The logic of buying a stock often appears easy. If "X happens, and I think it will, then Y will benefit." In the case of financial services information provider FactSet Research (NYSE: FDS ) , it's usually a case of "if equity markets do well and the economy is recovering, then FactSet will benefit."
Unfortunately, that didn't entirely work out like that for FactSet in 2013, but what about its prospects in 2014?
FactSet Research disappoints
Equities aren't the only game in town, and FactSet sells a range of information including fixed income, fund, and wealth management information. However, there is no doubt that most financial firms' fortunes are tied to how equity markets perform. For example, wealth management firms find it a lot easier to raise assets during a bull market, and it's a lot easier to sell equity research when stocks are going up.
These sorts of drivers should lead to more bums on seats at financial services firms, something that should be good news for FactSet and industry peers like Thomson Reuters (NYSE: TRI ) and Morningstar (NASDAQ: MORN ) .
However, a quick look at FactSet's growth in annual subscription value, or ASV, and client numbers reveals that its growth has slowed despite strong equity markets. ASV is the key metric to follow for FactSet, because it's a useful proxy for its future organic revenue growth.
Organic ASV growth was only 5% in the last quarter, and analysts have the company on 6.2% and 6.8% overall revenue growth for the next two years. Meanwhile, earnings per share is expected to grow at 8% and 11% in the same period. It's fair to say that investors could have expected more given that the S&P 500 went up so much last year.
What's going wrong?
There are four, sometimes related, issues to consider with FactSet.
First, financial firms appear to have been affected by the financial crisis and seem to be a lot more reticent to expand and hire people. Moreover, they operate under an uncertain regulatory environment. In fact, on its first-quarter conference call, FactSet's management described its middle-market banking customers' hiring plans as being "fairly steady," while bulge bracket hiring was best described as "choppy."
In addition, FactSet saw two large clients renew contracts in the last quarter, but with a reduced number of users on their contracts. According to FactSet, one had overbought in 2009, and the other had shut down its investment banking division in 2010. In a sense, FactSet is still suffering the lagged effect of the financial crisis.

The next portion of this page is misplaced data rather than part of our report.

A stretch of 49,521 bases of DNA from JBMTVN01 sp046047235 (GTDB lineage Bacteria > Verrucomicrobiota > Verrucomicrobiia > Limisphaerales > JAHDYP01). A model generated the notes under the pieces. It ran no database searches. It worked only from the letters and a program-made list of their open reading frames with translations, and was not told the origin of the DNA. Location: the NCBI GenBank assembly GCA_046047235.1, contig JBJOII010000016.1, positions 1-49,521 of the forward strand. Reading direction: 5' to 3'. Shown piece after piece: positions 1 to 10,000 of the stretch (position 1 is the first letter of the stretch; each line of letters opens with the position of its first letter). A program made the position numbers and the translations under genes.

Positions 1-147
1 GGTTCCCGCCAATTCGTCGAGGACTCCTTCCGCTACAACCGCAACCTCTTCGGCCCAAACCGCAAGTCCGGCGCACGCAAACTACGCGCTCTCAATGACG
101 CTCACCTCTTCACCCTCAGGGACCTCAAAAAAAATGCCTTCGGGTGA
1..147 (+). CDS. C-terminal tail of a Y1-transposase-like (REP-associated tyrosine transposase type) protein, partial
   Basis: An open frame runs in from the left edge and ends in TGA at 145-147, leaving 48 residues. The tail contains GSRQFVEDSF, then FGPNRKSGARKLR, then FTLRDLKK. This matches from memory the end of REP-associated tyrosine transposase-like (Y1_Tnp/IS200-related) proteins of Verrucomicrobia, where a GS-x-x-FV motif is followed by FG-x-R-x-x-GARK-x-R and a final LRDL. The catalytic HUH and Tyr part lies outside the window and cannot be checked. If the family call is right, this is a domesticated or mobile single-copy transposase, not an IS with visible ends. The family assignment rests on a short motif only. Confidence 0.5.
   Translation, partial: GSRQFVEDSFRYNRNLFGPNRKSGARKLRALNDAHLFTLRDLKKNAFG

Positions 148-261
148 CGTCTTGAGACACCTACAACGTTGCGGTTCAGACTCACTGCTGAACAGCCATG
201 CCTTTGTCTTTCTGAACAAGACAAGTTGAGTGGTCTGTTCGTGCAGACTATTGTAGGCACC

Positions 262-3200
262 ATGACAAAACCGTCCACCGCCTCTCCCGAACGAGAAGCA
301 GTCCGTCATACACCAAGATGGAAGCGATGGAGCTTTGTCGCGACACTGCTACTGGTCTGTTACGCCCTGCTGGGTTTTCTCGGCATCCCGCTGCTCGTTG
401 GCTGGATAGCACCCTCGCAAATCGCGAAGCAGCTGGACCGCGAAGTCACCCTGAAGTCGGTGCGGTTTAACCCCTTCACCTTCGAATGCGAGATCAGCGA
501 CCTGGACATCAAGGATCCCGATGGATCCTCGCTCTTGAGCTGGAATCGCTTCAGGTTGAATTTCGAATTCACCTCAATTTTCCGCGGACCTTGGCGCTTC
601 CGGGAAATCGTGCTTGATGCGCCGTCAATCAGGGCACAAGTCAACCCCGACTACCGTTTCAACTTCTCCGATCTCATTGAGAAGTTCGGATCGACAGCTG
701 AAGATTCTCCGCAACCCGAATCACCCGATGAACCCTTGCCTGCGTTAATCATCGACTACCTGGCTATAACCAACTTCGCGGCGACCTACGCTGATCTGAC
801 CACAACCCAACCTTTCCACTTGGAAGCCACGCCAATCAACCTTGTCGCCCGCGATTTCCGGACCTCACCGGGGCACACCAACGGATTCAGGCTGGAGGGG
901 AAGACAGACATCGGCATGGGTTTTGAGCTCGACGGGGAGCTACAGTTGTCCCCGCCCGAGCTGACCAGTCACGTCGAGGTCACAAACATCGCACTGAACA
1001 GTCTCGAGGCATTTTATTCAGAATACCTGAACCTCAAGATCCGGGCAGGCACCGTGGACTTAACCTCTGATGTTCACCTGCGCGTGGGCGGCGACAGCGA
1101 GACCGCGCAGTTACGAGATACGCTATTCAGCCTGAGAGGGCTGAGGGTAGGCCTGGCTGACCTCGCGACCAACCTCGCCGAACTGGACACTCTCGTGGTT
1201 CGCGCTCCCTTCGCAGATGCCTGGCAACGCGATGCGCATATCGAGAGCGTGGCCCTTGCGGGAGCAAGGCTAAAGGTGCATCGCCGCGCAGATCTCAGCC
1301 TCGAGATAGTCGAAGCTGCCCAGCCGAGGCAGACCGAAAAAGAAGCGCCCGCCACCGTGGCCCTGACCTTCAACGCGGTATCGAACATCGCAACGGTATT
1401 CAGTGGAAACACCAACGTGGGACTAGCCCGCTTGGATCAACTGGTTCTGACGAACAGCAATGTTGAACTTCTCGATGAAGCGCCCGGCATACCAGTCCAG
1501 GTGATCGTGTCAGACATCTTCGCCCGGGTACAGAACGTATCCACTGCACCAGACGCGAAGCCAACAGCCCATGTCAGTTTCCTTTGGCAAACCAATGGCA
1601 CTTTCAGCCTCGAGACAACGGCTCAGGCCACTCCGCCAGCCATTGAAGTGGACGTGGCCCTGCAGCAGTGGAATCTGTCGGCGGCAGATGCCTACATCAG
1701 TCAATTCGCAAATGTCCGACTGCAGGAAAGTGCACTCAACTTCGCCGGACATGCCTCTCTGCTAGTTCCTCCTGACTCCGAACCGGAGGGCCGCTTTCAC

Second, according to FactSet's Executive Vice President Michael Frankenfield, the financial information services industry is consolidating. On a conference call, he outlined:
The days where users had multiple platforms on their desks are behind us, and it's common for firms to reduce the number of platforms that each user has.
This brings good and bad news for FactSet. It's good as it helps FactSet retain clients, because it's a larger player and can offer a wider range of products than a small firm can. Indeed, its client retention ratio was greater than 95% of ASV in the last quarter.
However, it's bad news because it makes it harder to sell products into other firms customers. In fact, Thomson Reuters shut down a product recently, and according to FactSet's management, when Thomson's product platform "went away, that workflow went to other products that were on their desk" without a new product replacing it.
Third, FactSet may well be suffering the effects of increased competition. As noted above, the days of analysts and brokers cherry-picking various platforms appear to be over, and this implies a smaller pie for Thomson Reuters, FactSet, Bloomberg, and Standard & Poor's to fight over. In addition, Thomson Reuter's scale (it's more than eight times the size of FactSet) means it can afford to bundle its research solutions to customers.
Financial environmental changes affecting FactSet and Morningstar
The fourth issue relates to the industry backdrop. At the start of the year, FactSet generated 19% of its revenue from sell-side research, but that has now fallen to 17.8%. The sell side (primarily mergers & acquisitions and advisory and sell-side equity research) is somewhat affected by takeover activity and the ability for sell-side firms to sell the research. If this turns out to be a structural rather than a cyclical issue, then prospects for the sell-side look dim.
On a more positive note, FactSet is seeing good growth from its wealth management solutions, and especially with portfolio analytics. This is somewhat expected given a strong equity market, and Morningstar is benefiting, too. Morningstar's solutions are more weighted toward investment and wealth managers, and it saw its investment management revenue increase 11.4% in the last quarter.
The bottom line
Frankly, it's become hard to tell whether FactSet is going to be a major beneficiary of another good year in equity markets. This makes investing in the stock somewhat problematic. If markets turn down, then FactSet will surely suffer, too, but if equity markets have a good year, there's no guarantee FactSet will inordinately benefit. On a forward P/E ratio of nearly 22 times earnings to August 2014, the stock is hardly a great value for this kind of proposition.
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